Writers Don’t Want Your Damn Ideas

She is one thousand percent done with your shit.

Every writer has had this experience:

You meet someone, and they find out—maybe you tell them, maybe someone else already has—that you write. And they get this gleam in their eye and you just know what the next words out of their goddamn mouth will be: “Hey, I’ve got this idea. It’s all ready to go. Now that I’ve done the hard part, you should write it for me and then we can go splits.

If you are a nicer person than me, you listen to them politely. If you are a much nicer person than me, you make some noncommittal noises and let them leave with the impression that you consider yourself lucky to have heard their idea.

If you’re exactly like me, though, you treat them to Cersei Lannister-style bitch face until they feel the cold winds of eternity blowing through their soul, laying freezing waste to what they encounter, cutting down men like wheat in the field.* Winter isn’t coming, you shambling pubefarmer; it’s here, in my eyes.

Writers don’t want your ideas. We have enough of our own.

Seriously, whenever I finish something and am trying to decide on the next thing to write, it’s never a case of looking for an idea. It’s a case of choosing from the dozens of new ideas that are clustered around my feet, all clamouring for attention. If you’re imagining standing ankle-deep in an adorable crowd of puppies, don’t. They’re not tame, these ideas. They climb over each other. They bite. The stronger ones bury the weaker, so  what I’m actually choosing from is a hundred varieties of monster: vicious, blood-thirsty, and demanding.

And then these happy assholes come along with their idea—their usually poorly-thought-out, undernourished, barely-alive idea—and want you to put it before all the clamouring monsters clawing at your legs and climbing up your back. Because, despite the fact that they’ve never found it interesting enough to spend hours putting the damn thing to paper themselves, this idea is just that fucking awesome. And, the implication is, your ideas are shit.

Because these people think that a writer is nothing more than a tape recorder with a pulse, a device to record their genius. Anyone can do it, right? They certainly could, if they only had the time. But since they’re far too busy doing important things, they’re willing to share the glory with poor little you.

Note to everyone who feels the desire to offer their ideas to writers: don’t. We are not the elves to your shoemaker. We don’t need your ideas. And we are far, far too busy for your shit.

*Not always true. Sometimes I just laugh.

9 thoughts on “Writers Don’t Want Your Damn Ideas

  1. My favorite was when I was having a chat with someone who’d asked about my writing. Among other things, I mentioned something to the effect that having ideas is the easy part and actually writing them in an engaging way is the hard part, which is what people who don’t write don’t understand. I also mentioned that this is why people who don’t write are so quick to volunteer ideas, which is kind of a pet peeve.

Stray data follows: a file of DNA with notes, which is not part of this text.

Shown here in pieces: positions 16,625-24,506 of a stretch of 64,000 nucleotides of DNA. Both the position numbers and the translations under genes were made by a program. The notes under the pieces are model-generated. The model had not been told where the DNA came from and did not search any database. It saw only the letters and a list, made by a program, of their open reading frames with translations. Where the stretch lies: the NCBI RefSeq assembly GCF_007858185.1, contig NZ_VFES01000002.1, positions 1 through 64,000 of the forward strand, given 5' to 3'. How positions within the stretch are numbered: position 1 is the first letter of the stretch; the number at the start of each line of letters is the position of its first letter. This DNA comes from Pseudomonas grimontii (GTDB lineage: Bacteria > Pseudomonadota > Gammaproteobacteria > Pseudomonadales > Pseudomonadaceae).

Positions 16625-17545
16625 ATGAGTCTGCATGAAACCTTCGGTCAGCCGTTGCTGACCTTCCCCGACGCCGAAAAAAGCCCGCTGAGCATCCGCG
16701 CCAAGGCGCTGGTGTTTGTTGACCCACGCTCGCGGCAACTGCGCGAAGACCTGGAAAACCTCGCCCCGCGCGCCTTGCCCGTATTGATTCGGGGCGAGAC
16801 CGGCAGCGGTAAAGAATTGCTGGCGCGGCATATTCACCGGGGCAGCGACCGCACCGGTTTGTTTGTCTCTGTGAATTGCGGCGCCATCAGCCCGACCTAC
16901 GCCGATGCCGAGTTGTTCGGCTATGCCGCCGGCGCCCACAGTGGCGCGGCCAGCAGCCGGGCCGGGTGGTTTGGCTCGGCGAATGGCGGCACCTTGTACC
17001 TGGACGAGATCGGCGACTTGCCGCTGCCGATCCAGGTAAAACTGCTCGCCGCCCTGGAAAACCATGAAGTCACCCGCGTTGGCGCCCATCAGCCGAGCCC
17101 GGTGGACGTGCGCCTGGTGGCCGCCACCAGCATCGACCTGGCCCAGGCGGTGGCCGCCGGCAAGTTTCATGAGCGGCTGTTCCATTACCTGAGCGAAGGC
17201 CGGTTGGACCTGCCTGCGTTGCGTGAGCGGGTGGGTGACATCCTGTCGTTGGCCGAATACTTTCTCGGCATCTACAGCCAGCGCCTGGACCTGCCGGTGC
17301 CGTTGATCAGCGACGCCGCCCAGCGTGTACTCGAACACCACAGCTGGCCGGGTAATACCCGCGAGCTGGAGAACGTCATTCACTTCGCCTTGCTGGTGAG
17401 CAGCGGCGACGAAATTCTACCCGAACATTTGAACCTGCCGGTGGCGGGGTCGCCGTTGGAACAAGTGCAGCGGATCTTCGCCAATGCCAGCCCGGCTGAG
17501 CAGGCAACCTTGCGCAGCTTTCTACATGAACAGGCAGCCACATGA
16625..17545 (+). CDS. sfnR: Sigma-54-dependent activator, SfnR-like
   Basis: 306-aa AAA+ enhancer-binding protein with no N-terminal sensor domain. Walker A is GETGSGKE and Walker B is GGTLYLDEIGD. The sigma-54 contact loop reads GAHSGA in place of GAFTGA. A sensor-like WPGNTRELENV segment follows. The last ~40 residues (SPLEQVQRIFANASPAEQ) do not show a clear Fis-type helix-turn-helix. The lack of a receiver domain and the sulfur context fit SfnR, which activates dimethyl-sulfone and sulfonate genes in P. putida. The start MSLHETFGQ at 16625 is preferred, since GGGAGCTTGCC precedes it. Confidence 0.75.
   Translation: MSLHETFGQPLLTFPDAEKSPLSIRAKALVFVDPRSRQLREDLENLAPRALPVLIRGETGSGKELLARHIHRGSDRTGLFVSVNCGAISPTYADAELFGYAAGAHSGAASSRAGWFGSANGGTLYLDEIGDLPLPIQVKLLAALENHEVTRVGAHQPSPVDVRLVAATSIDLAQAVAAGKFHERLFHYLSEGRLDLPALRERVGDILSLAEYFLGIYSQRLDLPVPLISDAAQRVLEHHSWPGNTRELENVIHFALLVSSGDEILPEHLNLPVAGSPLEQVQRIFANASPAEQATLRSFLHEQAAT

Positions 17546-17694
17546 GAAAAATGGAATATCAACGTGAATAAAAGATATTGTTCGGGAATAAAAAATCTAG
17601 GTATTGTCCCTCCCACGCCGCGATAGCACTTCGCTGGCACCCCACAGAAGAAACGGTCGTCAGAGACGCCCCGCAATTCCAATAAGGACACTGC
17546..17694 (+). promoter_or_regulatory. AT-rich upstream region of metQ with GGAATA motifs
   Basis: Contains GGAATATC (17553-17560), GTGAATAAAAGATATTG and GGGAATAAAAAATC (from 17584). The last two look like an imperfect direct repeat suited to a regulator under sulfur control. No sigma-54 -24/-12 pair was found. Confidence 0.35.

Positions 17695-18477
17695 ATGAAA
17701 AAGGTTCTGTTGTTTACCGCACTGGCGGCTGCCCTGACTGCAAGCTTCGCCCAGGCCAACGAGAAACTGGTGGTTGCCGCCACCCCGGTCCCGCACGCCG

Later on in that conversation, I kid you not, he said, “So, I have this great idea for a book…”


  2. I’m always open to new ideas myself. More often than not the idea probably won’t interest me, but you never know, it really could be a great idea. What if, for instance, someone came to you with this great idea for a British spy who goes by a codename of 007 and has a license to kill? The person with the idea doesn’t have a clue about how to write, but will share the idea if you do the writing? Hmm… OK, probably not ever going to happen like that, but like I said, doesn’t hurt to listen. Just in case.

    • To be fair, I have worked with other people on ideas and projects and had a good time. But those were people I knew or had a writing relationship with. The people in the example above are the people who do this in the middle of a dinner party or on the fucking train, and there’s an arrogance that goes with telling someone you just met that they should drop what they’re doing and do your thing instead.
      But, hey, if you like listening to the ideas, then cool. You do you. And you’re probably less likely to end up in jail for assault.

  3. So I have this idea for a story about a blogger who fucking SNAPS and goes on a murderous rampage with her minions of genetically engineered piranha puppies, that came from her ex- husband’s lab – who’s also unbelievably awesome on the MMA circuit to relieve stress – and he and his boyfriend have to save the day. Ooooo! and the boyfriend is a scientist working for the military in advanced robotics, but he has cancer and hasn’t told the hero yet, and then….

    Why are you looking at me like that? It’s kinda turning me on….

  4. Ha ha ha! Or, you get, “I was going to write a book, but…” they never finish. “But what?” I prod. I once had a doctor tell me during a visit, “Must be nice to make up stories for a living and not really work.” I was in his exam room at the time!

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